India's government is likely to keep its gross market borrowing below 16 trillion rupees ($196 billion) for 2023/24 as it does not want to destabilise the bond market with any negative surprises, two sources close to the deliberations said.
"Feedback from the market participants is that a borrowing of 15.5-16 trillion rupees can be absorbed well in the next financial year," one of the officials told Reuters.
The second official said that based on the discussions held so far within the government, the view has emerged that borrowing should be consistent with the market's expectation.
The government has so far raised 12.93 trillion rupees up to Jan. 27, which is 91% of the overall gross borrowing target of 14.21 trillion rupees in the 2022/23 fiscal year which ends on March 31.
Traders are waiting for the Union budget on Feb. 1, with the government's fiscal consolidation path and its borrowing calendar for fiscal year 2024 set to be the next market-moving trigger.
The government's gross indebtedness has more than doubled in the past four years as Prime Minister Narendra Modi's government has spent heavily to cushion the economy from the effects of the COVID-19 pandemic and to provide relief to the poor.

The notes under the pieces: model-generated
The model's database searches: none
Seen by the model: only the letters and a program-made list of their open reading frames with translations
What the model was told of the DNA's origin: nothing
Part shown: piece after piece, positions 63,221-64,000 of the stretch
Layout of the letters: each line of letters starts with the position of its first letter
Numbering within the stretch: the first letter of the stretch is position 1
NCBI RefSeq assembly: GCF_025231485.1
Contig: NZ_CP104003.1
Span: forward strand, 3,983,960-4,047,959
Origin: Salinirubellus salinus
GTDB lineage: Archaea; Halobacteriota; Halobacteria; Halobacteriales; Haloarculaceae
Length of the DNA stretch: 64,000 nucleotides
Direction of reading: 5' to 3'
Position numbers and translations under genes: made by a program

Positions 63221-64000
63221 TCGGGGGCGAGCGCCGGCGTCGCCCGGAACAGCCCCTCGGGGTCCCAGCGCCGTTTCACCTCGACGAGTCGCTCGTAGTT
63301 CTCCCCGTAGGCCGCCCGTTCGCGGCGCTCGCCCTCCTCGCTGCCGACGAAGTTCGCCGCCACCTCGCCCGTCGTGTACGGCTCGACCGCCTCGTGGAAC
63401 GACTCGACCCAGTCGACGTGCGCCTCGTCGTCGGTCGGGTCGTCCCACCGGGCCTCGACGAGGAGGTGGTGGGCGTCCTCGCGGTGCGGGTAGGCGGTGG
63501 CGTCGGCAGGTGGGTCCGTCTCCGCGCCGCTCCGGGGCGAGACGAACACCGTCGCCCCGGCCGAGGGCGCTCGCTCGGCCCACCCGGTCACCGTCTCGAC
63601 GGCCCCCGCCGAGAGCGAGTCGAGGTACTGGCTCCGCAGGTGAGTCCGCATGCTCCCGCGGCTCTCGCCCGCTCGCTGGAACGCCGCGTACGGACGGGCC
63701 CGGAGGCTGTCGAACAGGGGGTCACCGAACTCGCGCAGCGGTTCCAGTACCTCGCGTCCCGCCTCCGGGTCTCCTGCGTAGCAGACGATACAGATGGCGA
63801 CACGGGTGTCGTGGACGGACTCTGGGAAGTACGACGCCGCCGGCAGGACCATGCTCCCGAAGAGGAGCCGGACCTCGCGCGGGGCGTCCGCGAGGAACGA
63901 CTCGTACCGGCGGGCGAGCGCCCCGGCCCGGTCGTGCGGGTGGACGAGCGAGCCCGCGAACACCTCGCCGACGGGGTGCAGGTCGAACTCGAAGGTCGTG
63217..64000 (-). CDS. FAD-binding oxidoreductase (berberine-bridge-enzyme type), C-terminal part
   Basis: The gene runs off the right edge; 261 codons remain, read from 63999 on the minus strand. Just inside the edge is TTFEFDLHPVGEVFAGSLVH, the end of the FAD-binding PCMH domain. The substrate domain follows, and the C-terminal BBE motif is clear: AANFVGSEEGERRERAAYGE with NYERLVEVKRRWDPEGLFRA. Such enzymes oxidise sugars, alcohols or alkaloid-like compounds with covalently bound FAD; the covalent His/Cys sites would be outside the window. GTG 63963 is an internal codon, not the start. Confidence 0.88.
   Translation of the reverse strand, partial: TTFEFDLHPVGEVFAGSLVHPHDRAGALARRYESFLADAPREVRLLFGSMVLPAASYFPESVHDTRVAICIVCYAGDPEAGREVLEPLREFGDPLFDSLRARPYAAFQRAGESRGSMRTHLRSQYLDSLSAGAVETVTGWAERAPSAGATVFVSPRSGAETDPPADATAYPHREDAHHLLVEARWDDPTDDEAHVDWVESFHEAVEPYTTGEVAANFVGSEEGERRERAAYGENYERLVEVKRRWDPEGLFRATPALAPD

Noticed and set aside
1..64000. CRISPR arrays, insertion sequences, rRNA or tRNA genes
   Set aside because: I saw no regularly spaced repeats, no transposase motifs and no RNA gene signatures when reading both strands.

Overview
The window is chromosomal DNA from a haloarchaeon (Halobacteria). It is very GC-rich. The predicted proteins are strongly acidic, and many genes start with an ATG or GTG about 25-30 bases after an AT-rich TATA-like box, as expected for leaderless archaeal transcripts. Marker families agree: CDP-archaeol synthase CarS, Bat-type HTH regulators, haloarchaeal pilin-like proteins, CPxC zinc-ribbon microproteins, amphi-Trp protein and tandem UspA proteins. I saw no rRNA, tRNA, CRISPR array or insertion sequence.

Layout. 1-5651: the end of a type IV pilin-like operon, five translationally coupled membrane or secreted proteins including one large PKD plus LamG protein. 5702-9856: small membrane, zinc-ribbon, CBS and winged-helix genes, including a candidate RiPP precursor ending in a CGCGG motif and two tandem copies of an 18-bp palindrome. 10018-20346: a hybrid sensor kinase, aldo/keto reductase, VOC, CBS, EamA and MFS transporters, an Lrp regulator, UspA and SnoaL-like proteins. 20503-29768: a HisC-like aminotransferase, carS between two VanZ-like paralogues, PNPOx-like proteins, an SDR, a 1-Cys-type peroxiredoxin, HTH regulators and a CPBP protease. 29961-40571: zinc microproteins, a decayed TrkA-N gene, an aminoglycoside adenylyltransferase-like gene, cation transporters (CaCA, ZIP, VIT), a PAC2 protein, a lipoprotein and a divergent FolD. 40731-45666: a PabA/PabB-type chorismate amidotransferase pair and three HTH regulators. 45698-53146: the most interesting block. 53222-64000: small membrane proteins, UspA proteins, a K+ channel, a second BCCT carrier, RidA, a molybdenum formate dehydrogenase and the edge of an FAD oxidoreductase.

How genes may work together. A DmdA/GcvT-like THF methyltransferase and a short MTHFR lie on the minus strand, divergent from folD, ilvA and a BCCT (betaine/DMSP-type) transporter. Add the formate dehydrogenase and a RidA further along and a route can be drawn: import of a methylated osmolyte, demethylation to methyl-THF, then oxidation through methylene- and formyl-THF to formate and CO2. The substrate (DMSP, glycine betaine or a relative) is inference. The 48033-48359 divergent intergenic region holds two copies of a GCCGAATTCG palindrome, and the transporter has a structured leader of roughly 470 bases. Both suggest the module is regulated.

India's finance ministry did not immediately reply to an email and a message seeking comments.
In a Reuters poll, economists forecast the government will borrow a record 16 trillion Indian rupees in the fiscal year to March 2024 on higher infrastructure spending.
The poll also suggested that the government would bring the budget deficit down to 6.0% of GDP in 2023/24. It aims to reach a target of 4.5% by 2025/26.
The indebtedness of federal and state governments is equal to 83% of annual gross domestic product (GDP), a ratio higher than that of many other emerging economies. The country's sovereign credit rating is just a notch above junk level.
The International Monetary Fund said last month India needed a more ambitious plan for fiscal consolidation to ensure debt would be sustainable in the medium term. The government says its current plan is already enough for the task.
(Except for the headline, this story has not been edited by NDTV staff and is published from a syndicated feed.)